Over 4,000 complaints against RUC
BY FERN LANE
A staggering 4,222 complaints were received against the RUC in the year 1998/99, according to the latest Annual Report of the Six-County Police Authority (PANI). Of these complaints, 1,778 alone were for assault and a further 646 complaints were received for what has been politely termed as ``incivility'' (that is, sectarian abuse) by police officers. Neglect of duty accounted for 508 complaints and ``oppressive conduct and harassment'' a further 498.
Astonishingly, the Police Authority views these figures as something of a success, pointing to a 24% drop from a total of 5,545 complaints received for the year 1997/98, citing the ``improved security situation'' and, oddly, ``better health and safety standards''. 1997/98 however, saw a particularly high level of complaints against the police, whereas the latest results conform more closely to a typical year. Further, in 1998/99 there were 30 proven cases of ``irregularity re evidence'' and of perjury, an increase on the previous year's total of 22. ``Corrupt practices'' were also up, with the RUC admitting to six cases in 1998/99 compared to four the previous year.
The level of compensation to victims of police misconduct has also risen steadily over the past three years, from £1,366,000 in 1996/97, to £1,681,000 in 1997/98 to £2,423,000 for 1998/99. Of this, the greatest amount - some £1,286,000 - was paid in 178 out-of-court settlements, highlighting the difficulty in bringing police officers to court to answer for their misdemeanours. A total £983,000 was awarded in 318 successful claims against the Chief Constable. The number of successful claims, as well as the amount paid out, was also up on previous years. A further £154,000 was paid in compensation for 203 claims for damage to property.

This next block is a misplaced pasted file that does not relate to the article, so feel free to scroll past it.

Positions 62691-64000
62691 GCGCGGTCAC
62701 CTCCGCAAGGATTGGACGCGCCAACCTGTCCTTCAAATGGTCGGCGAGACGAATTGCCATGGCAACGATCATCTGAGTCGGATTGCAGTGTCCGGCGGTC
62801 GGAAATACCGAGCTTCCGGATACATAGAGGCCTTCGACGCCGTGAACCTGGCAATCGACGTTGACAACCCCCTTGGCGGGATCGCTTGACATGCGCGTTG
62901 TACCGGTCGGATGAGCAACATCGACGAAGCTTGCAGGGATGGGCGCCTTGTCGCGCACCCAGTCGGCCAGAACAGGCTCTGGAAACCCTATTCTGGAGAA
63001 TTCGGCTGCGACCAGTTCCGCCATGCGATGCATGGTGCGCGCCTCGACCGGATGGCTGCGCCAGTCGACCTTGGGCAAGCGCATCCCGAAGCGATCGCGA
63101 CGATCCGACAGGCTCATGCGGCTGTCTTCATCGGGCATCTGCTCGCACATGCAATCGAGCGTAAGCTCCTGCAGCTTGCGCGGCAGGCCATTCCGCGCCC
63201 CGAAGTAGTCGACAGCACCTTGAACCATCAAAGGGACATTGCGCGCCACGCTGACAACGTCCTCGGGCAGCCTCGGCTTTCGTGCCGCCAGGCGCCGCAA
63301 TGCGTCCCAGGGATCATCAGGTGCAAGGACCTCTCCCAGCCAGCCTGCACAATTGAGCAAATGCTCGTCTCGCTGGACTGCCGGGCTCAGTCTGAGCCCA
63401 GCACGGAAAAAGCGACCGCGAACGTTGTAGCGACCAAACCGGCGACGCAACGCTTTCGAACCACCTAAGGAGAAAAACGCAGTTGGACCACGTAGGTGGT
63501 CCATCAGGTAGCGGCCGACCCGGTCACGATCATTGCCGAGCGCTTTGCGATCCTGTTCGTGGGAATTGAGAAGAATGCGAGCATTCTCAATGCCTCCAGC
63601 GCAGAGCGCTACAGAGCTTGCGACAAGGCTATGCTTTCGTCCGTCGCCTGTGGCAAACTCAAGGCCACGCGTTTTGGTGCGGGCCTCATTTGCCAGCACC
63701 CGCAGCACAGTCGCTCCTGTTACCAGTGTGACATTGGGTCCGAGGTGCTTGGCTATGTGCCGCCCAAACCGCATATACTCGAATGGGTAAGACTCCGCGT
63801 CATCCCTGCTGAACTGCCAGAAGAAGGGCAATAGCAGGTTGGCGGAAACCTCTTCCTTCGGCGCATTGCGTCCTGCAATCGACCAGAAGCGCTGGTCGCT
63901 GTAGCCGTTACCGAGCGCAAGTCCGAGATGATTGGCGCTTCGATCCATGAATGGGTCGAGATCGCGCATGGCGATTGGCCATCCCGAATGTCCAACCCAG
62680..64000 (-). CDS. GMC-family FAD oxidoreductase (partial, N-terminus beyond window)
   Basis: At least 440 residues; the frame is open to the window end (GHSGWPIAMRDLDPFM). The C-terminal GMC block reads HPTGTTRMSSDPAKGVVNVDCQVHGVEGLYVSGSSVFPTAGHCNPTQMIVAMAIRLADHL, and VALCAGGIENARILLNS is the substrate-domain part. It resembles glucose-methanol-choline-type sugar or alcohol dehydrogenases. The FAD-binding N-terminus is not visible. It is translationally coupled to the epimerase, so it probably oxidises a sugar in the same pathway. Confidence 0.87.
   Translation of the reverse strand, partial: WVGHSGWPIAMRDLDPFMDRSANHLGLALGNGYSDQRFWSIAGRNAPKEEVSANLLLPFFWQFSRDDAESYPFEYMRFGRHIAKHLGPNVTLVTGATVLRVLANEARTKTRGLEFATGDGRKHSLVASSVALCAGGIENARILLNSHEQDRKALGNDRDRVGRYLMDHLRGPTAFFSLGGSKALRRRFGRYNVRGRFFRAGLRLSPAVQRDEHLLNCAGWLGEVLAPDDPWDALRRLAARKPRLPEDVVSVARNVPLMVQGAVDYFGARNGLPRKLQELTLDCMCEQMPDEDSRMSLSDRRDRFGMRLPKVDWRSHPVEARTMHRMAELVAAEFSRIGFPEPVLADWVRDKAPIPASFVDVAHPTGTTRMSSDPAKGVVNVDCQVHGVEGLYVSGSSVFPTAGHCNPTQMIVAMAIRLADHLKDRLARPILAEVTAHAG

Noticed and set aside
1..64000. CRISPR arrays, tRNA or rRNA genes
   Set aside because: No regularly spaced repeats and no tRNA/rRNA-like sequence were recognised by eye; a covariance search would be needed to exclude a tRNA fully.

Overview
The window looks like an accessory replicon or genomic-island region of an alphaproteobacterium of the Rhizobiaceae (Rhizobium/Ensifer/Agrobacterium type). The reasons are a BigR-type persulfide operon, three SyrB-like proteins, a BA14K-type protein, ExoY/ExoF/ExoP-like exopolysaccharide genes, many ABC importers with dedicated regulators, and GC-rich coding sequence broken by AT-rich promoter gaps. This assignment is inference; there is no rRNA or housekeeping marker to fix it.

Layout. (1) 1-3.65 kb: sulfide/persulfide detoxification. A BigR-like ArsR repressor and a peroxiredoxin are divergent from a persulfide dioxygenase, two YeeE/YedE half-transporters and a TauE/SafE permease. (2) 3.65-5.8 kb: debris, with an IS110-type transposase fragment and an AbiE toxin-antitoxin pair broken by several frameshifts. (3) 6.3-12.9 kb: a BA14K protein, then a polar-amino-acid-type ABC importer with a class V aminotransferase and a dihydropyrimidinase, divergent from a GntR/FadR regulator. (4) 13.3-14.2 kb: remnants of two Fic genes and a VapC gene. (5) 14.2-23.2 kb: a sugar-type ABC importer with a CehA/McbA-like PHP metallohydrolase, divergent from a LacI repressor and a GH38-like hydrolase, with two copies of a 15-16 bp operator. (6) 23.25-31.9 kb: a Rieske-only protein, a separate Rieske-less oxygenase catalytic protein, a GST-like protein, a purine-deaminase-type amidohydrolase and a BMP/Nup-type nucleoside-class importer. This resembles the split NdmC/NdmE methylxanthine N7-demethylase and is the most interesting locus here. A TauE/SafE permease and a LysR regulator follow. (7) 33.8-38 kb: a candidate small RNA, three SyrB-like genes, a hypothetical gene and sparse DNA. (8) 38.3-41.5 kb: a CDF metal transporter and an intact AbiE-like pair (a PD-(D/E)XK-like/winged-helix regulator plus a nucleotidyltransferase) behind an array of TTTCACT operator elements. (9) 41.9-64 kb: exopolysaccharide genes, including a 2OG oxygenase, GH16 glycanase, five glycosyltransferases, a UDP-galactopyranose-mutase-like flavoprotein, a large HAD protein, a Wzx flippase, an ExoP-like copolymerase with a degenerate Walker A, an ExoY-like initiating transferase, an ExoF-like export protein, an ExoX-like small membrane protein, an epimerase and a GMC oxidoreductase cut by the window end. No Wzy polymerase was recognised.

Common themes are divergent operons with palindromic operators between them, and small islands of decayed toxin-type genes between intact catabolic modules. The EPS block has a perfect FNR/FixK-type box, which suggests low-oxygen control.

In respect of some of the most controversial issues surrounding the activities of the RUC over the past 18 months, the Authority criticises the UN Special Rapporteur, Dato Param Cumaraswamy, for his report into the harassment and intimidation of solicitors by the RUC. The Authority claims that Mr Cumaraswamy had ``uncovered little or no supporting evidence'' for his statement that solicitors were routinely harassed by the police and often ``identified with the cause of their clients''. The report goes on to congratulate the Chief Constable on his ``bold, imaginative and entirely novel actions'' in conducting the inquiry into the murder of Rosemary Nelson and also exonerates the RUC from any charges of misconduct in the case of Robert Hamill.